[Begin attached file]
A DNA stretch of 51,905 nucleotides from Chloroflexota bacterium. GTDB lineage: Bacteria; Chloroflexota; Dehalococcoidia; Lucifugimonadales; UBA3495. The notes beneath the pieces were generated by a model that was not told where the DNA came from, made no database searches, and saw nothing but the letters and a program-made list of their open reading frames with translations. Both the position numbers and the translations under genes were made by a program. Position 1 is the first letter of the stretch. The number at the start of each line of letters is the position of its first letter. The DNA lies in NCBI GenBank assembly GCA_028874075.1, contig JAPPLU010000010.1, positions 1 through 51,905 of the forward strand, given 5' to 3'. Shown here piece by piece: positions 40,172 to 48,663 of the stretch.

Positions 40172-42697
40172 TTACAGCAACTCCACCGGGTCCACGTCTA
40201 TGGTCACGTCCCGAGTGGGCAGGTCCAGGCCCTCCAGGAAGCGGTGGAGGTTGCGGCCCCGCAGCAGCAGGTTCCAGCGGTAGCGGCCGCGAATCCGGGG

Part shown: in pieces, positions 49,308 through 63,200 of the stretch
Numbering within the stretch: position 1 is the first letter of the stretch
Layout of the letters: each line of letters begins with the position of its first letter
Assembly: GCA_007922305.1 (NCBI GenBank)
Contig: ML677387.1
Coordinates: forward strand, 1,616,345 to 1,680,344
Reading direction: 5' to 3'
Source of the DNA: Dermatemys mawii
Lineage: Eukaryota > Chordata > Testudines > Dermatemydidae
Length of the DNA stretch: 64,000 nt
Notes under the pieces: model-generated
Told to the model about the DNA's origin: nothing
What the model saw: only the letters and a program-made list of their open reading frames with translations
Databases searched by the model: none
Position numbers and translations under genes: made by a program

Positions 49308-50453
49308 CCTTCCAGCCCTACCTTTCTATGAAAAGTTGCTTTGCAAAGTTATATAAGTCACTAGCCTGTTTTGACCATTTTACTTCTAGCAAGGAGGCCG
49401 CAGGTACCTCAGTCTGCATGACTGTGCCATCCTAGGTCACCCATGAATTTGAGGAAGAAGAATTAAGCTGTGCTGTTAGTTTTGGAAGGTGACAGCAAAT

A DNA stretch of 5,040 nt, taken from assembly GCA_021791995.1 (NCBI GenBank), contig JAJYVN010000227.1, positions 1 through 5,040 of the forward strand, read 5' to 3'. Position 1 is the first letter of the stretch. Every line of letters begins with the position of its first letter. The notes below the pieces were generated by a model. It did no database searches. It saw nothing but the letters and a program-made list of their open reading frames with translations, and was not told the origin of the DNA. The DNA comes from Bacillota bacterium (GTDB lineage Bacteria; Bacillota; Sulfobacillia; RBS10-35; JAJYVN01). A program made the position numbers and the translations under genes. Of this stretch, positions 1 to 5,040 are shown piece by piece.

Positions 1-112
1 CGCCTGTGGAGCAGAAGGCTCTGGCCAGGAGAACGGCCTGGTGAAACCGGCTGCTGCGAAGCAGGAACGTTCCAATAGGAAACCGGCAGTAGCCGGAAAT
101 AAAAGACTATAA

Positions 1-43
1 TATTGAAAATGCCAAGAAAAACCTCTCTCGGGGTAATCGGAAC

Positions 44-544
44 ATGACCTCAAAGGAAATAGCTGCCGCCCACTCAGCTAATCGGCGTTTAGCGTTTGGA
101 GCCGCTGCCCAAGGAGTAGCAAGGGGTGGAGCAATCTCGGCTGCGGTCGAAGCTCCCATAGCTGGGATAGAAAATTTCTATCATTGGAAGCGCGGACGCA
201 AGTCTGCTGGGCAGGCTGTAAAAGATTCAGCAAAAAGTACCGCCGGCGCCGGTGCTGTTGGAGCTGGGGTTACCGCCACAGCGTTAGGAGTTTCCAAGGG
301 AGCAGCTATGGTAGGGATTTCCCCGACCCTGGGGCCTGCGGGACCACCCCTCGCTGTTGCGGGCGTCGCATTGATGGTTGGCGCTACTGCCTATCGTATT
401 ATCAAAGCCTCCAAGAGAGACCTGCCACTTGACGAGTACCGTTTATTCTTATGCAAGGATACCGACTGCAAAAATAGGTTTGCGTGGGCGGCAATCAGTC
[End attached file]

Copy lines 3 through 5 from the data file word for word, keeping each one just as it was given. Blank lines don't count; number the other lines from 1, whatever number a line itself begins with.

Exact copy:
40172 TTACAGCAACTCCACCGGGTCCACGTCTA
40201 TGGTCACGTCCCGAGTGGGCAGGTCCAGGCCCTCCAGGAAGCGGTGGAGGTTGCGGCCCCGCAGCAGCAGGTTCCAGCGGTAGCGGCCGCGAATCCGGGG

Part shown: in pieces, positions 49,308 through 63,200 of the stretch